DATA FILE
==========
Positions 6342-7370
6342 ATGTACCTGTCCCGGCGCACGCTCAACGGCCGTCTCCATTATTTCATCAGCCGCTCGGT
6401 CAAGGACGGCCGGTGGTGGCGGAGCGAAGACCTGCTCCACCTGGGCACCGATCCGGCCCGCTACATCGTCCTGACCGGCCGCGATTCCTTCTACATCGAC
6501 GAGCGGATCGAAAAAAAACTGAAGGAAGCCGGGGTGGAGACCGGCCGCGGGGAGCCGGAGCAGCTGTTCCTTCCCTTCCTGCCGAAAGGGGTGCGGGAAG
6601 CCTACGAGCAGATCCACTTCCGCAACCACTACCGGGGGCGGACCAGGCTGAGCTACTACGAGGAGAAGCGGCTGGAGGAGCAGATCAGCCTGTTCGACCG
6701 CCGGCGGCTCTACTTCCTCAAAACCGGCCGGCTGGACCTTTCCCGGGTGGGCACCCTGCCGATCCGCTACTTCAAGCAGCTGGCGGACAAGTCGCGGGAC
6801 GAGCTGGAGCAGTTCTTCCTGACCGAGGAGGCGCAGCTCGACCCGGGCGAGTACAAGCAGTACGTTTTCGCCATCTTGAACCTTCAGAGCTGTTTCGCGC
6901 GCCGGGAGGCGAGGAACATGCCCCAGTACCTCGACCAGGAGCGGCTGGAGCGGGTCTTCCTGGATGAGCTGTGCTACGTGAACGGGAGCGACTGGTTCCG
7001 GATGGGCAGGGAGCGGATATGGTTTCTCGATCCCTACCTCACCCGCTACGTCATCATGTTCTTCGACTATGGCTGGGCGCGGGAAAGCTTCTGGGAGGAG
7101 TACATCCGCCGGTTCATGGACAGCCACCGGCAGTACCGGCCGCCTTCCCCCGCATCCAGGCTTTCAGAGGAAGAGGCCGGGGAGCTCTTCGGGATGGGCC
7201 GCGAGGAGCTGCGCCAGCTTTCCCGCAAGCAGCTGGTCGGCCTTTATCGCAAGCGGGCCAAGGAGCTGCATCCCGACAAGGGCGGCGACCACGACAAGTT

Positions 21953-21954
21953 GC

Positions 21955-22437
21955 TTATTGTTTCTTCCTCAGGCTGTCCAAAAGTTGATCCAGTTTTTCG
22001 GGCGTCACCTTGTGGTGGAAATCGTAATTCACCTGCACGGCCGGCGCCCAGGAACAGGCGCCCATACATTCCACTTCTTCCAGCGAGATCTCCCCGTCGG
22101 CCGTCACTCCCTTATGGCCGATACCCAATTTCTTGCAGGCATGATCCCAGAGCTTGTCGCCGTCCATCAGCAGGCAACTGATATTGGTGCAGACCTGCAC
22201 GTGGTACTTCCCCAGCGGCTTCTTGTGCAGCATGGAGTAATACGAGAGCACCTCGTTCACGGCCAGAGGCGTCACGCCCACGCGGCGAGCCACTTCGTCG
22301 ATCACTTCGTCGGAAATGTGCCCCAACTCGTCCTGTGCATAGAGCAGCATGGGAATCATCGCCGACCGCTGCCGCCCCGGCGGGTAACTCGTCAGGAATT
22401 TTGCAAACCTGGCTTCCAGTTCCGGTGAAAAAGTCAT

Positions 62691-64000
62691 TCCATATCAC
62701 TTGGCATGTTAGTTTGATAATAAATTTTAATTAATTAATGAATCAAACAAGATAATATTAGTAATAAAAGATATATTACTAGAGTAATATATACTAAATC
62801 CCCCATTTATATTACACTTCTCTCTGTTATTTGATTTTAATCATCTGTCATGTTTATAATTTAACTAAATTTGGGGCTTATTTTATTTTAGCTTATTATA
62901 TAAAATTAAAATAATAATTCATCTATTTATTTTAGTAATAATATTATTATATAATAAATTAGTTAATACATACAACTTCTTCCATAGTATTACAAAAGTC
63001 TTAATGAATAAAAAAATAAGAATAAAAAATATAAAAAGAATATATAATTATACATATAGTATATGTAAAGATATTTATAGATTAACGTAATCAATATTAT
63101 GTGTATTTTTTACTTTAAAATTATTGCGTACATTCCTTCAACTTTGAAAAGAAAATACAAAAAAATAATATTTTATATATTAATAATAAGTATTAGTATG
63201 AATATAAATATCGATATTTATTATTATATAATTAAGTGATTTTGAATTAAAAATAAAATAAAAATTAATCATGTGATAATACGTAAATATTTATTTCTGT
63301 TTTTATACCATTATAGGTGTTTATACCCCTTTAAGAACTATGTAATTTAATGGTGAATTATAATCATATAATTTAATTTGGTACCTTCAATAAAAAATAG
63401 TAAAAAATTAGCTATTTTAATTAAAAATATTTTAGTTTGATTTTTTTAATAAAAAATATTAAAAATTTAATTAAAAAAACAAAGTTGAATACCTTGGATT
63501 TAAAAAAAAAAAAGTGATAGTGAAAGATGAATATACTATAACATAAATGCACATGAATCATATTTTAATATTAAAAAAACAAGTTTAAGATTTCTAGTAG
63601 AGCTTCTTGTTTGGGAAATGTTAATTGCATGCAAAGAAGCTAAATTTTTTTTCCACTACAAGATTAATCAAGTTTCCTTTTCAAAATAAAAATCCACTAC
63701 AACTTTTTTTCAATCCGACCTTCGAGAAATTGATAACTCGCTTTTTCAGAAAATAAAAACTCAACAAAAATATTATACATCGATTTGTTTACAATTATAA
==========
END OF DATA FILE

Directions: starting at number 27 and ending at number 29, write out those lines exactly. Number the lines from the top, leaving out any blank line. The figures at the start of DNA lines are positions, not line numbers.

63101 GTGTATTTTTTACTTTAAAATTATTGCGTACATTCCTTCAACTTTGAAAAGAAAATACAAAAAAATAATATTTTATATATTAATAATAAGTATTAGTATG
63201 AATATAAATATCGATATTTATTATTATATAATTAAGTGATTTTGAATTAAAAATAAAATAAAAATTAATCATGTGATAATACGTAAATATTTATTTCTGT
63301 TTTTATACCATTATAGGTGTTTATACCCCTTTAAGAACTATGTAATTTAATGGTGAATTATAATCATATAATTTAATTTGGTACCTTCAATAAAAAATAG